The taxi population has been shrinking due to stiff competition from ride-hailing services, but one cab company is looking to expand its fleet.
HDT Singapore Taxi, which now operates 100 electric-powered cabs, applied to the Land Transport Authority (LTA) earlier this month to add another 800 electric taxis.
The firm is seeking to obtain a full Taxi Service Operator Licence (TSOL) from the regulator.
It was granted a temporary TSOL in 2016 with the rights to operate 100 cabs, as part of an eight-year government-supported trial to explore the feasibility of fleet-based electric vehicles in Singapore.
HDT managing director James Ng said: “Running a fully electric taxi fleet requires investments in building charging stations around the island to support operations, and scaling up to a fleet size of more than 400 taxis will generate sufficient revenue for the company to break even.”
The LTA said it is currently assessing the firm’s application.
While HDT’s first 100 electric taxis are tax-exempt and classified as research vehicles – meaning that they do not have certificates of entitlement – the next 800 under the full TSOL will not enjoy these concessions.
Mr Ng, 45, does not think this will be a problem. He noted that electric taxis have lower life-cycle costs, while maintenance costs are about half those of petrol or diesel models, and the business is viable.
Though he would not go into details about funding, he said “various financial institutions are keen to provide loans and investment”.
With more people opting for Uber and Grab private-hire car services, taxi numbers have been falling as operators find it harder to rent out their vehicles.
As of last November, the total taxi population was 23,439, down 15 percent from 27,495 over the same period in 2016.
In the first 10 months of last year, about 10.3 percent of taxis sat idle. The average unhired rate was significantly lower at 6.2 percent in 2016, and 4.2 percent in 2015.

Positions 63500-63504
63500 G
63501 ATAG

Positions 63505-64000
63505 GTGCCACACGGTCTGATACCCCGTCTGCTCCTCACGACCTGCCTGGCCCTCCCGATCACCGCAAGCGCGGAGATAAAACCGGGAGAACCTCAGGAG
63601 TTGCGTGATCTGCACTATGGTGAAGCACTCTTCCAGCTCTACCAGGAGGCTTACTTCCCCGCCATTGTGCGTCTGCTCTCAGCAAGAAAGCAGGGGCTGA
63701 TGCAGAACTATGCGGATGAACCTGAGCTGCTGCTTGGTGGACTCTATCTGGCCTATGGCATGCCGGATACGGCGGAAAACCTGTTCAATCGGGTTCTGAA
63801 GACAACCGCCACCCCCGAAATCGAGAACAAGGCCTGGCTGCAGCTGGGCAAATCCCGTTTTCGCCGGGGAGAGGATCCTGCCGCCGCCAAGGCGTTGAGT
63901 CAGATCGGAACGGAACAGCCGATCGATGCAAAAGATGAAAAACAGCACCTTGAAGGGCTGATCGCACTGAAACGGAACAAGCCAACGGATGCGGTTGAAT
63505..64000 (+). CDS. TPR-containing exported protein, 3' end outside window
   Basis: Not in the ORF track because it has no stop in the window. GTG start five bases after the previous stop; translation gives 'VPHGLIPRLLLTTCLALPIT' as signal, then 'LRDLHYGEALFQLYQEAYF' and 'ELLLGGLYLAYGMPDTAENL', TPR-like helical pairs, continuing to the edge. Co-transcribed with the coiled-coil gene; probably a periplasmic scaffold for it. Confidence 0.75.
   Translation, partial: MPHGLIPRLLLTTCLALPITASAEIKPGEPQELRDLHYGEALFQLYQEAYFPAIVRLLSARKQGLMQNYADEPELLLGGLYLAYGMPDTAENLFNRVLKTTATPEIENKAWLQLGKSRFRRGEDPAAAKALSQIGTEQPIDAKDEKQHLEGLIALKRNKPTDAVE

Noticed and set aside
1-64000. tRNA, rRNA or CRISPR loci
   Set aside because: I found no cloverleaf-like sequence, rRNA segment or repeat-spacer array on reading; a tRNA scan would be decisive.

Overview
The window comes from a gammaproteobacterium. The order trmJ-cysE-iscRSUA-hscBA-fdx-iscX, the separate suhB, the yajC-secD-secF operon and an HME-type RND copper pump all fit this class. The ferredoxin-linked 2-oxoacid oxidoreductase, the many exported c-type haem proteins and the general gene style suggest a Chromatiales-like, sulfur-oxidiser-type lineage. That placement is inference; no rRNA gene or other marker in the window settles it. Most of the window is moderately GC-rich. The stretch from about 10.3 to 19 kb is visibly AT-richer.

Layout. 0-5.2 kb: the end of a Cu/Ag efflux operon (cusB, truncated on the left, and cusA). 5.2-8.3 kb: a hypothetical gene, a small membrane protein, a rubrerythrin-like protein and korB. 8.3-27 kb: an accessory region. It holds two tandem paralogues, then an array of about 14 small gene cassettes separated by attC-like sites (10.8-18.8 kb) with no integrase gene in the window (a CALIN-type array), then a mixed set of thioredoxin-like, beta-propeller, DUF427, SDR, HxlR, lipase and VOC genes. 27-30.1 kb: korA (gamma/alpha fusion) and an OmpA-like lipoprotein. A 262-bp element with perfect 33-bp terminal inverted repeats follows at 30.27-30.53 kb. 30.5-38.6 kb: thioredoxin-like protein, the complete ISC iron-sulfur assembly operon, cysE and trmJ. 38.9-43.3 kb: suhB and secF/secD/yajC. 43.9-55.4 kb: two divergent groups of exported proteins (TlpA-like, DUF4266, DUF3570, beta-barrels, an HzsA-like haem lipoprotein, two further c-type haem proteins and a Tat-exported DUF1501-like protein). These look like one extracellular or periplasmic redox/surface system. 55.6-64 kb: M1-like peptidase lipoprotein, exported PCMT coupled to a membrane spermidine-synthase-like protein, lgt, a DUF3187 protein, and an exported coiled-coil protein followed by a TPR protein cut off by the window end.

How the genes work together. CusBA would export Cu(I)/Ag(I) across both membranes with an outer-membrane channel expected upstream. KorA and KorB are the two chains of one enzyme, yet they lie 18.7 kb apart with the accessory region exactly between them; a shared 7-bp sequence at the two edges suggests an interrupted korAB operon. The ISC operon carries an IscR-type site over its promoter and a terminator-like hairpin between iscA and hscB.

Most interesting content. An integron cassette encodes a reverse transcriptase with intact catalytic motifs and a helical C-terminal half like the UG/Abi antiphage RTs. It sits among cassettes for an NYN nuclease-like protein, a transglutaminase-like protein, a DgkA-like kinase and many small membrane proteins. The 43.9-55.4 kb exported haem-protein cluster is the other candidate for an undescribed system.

Mr Ng is confident that he can find the additional drivers because HDT offers a basic monthly salary plus bonuses for hitting revenue targets. All the other taxi companies charge daily rental rates.
HDT drivers get a starting monthly pay of $1900, inclusive of Central Provident Fund (CPF) contributions. This can grow to a gross salary of $3200 if a revenue target of $7250 is reached.
National Taxi Association executive adviser Ang Hin Kee said of HDT’s expansion plans: “HDT is the only operator with an employment model with a fixed wage, annual leave and CPF contributions. It is a useful model so that we can offer alternatives to our drivers.”
However, not all are convinced by the employment model or the use of electric taxis, which have to be charged for a few hours each day.
HDT’s current electric taxis, which are made by Shenzhen-based BYD, can run for 350km on a full charge, which takes two hours.
Said a 38-year-old taxi driver: “For cabbies, every minute on the road counts. The charging time is reasonable, but there must be enough charging stations at convenient locations.”
As for the salary, the cabby, who gave his name only as Mr Lee, said: “The basic pay of $1900 is comparable to other driving jobs, but whether we can hit the incentives in today’s market is questionable.”
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